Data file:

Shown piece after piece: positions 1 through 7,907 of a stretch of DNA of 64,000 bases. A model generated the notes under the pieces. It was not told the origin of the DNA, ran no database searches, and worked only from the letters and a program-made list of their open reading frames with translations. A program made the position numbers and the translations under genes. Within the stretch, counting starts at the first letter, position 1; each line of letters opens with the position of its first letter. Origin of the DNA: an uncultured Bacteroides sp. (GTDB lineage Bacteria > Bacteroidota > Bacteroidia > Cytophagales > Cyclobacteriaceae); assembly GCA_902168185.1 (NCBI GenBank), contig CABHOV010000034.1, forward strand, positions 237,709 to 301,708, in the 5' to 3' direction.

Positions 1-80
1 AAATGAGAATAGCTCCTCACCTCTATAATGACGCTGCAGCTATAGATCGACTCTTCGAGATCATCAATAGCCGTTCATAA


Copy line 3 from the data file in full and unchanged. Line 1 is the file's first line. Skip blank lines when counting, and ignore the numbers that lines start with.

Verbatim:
1 AAATGAGAATAGCTCCTCACCTCTATAATGACGCTGCAGCTATAGATCGACTCTTCGAGATCATCAATAGCCGTTCATAA